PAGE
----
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Monday, September 8, 2014

Living in a bubble



Years ago an old buddy of mine married into a different religion. Saturday, some other friends, and my wife and I went to his son's wedding reception. We were from outside the bubble. Members of the religion are pretty self contained with an extensive support network. They even have their own popular entertainment. My friend's wife freely admits they are living in a bubble. (and that's the way they like it)

The reception was a bit different that what most people expect, but we still had a good time. They are all nice people and we did joke together about “the bubble.”

Later it occurred to me that us living outside the religious bubble have no reason to feel smug. We all have our own bubbles that influence how we think. There's the middle class bubble where certain things are taken as normal. There's the bubble created by those who only have scientific view of the world. Even one's language isolates people from those in a different language bubble. Culture, tradition, habit, association, upbringing -there are so many things that form a bubble around people, isolating them from everything else.

It's normal to form associations with like minded people. It's easy to find oneself in a bubble. However, I think we all benefit when those bubbles are permeable. Rather than those bubbles bouncing off each like they are hard and solid boundaries, it's best when bubbles can mingle. The more we mingle with groups outside our safe bubble, the better we understand others.

I only hope my attendance at the reception didn't reflect too badly on those of us outside their bubble.

-Sixbears

10 comments:

  1. I'm sure you represented us well. ;-)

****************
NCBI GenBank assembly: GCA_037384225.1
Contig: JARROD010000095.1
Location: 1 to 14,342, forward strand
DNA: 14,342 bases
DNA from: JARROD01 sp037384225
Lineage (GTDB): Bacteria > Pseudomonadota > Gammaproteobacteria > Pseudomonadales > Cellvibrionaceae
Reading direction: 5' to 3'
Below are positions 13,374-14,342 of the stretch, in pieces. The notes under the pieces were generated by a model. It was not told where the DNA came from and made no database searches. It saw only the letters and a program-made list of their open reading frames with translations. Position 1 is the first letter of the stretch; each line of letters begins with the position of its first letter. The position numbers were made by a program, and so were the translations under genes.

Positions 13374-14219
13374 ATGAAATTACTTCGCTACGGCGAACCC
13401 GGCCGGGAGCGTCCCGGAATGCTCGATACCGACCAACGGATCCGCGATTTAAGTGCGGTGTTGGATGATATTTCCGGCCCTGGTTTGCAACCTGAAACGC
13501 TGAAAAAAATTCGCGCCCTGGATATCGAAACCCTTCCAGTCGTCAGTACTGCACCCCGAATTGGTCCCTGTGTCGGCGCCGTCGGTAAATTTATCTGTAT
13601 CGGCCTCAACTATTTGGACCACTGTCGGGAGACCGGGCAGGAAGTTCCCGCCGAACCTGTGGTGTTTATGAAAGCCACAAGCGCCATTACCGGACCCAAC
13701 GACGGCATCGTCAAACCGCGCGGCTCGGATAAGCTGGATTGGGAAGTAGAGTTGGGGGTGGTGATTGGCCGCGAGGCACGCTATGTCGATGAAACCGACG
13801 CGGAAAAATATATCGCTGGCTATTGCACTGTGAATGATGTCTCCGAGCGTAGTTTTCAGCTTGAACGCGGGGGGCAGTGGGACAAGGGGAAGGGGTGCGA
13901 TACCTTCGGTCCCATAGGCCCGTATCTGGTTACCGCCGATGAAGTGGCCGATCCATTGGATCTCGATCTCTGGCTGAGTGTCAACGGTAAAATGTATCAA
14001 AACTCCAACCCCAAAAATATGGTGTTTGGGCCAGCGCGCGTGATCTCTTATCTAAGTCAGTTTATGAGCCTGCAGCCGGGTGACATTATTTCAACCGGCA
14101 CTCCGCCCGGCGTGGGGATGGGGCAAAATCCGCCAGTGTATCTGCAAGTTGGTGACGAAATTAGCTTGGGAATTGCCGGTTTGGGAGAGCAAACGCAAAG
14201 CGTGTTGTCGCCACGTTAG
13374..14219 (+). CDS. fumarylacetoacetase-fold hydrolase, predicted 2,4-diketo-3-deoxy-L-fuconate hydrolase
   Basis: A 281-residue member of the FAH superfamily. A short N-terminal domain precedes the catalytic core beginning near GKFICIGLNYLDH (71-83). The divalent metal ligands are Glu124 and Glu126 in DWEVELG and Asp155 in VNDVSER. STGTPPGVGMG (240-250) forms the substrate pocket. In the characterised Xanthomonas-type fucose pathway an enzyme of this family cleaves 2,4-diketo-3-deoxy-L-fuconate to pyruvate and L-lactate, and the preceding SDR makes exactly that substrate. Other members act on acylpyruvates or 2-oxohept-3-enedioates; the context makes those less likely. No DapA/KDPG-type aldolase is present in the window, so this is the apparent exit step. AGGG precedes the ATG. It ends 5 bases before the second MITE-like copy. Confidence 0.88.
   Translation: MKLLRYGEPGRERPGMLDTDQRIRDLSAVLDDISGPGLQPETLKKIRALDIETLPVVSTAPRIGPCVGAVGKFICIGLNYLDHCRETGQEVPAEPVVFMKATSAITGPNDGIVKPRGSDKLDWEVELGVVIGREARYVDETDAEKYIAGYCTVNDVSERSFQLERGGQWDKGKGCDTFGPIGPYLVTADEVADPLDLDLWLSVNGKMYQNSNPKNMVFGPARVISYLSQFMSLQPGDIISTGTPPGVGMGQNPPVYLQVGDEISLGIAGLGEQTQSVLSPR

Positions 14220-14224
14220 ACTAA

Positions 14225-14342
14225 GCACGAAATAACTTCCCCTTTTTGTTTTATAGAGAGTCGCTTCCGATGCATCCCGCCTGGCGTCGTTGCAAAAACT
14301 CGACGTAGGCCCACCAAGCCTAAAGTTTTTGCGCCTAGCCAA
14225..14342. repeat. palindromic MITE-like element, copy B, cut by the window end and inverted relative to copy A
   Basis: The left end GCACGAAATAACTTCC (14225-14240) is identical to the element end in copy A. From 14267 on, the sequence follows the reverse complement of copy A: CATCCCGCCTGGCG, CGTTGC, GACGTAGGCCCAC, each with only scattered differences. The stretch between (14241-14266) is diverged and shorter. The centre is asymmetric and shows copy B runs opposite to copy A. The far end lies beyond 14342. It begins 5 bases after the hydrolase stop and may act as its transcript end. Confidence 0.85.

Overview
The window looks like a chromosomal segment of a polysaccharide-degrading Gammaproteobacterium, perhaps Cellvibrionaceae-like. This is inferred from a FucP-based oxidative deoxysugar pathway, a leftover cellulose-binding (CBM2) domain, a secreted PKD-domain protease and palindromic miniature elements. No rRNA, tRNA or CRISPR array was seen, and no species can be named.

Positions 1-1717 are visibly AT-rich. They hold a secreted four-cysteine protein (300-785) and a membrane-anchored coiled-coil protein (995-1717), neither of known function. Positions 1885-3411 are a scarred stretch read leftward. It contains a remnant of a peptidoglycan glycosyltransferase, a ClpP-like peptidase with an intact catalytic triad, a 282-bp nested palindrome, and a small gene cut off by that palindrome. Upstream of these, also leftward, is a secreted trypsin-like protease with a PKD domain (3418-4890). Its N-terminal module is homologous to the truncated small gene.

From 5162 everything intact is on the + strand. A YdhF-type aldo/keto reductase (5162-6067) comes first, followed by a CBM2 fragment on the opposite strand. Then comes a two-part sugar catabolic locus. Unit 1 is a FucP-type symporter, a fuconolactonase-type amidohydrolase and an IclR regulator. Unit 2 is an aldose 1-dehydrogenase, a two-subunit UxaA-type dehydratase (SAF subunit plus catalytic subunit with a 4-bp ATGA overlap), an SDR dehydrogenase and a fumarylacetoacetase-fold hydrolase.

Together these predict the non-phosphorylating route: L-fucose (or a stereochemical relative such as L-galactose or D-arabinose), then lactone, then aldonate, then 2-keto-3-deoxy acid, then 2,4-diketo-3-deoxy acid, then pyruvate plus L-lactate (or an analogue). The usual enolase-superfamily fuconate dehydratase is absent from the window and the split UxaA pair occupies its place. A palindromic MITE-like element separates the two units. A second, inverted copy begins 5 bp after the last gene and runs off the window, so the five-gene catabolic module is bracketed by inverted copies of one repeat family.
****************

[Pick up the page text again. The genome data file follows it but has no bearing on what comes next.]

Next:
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    1. I don't know, you haven't seen me dance. :)

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  2. Bubbles unfortunately have a habit of busting.
    A shame really...

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  3. Its the bouncing of the bubble's participants which makes Life interesting. Religion does make for 'interesting' discussions / debates. We don't recognize that the paths may differ, but the destination is the same.

    My dancing has been described as . . . umm . . . interesting too, you are in good company.

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    1. Good to know I'm in good company. At least we have fun.

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  4. My "bubble" has spikes all over it. . . (grin) Just kidding, maybe.

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  5. We know many people from different religions, ethnicity and practices, they are loving, kind and sweet to us..Peaceful and non-judgmental..I left organized religion a long time ago when the religion I was forced to practice told me I would be going to Hell for associating with others not in my religion, for goodness sakes my own Father was not of the religion of my Mother he tolerated a lot of foolishness when we attended religious schools, but when my Mother passed from this earth and the church was not that how can I say kindly at all about my Mother's death, that was it for me, we no longer went to the school and to tell you the plain truth I was relieved who believes in Hell and Damnation anymore and only giving to the church and never receiving anykind of kindness and civility, they knew my Father would never join so they just acted like yahoos - my hubs is if a certain small religion in this country I have found the people he is from the best in all of the USA, they take care of their people in anytime of anykind of happenings in their life..They are honest, kind and true, I say it is how you trerat people all people which shows what you really believe in, and few who attend churches, etc, in the USA display that KARMA IS THE NAME OF THE GAME AS FAR AS I AM CONCERNED...I think one can learn from many fellow human beings who live on this terra firma!!!!!!!!!!!!!!!!!!!!!!!!!

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    Replies
    1. It's not that faith that one proclaims but the way they live that matters.

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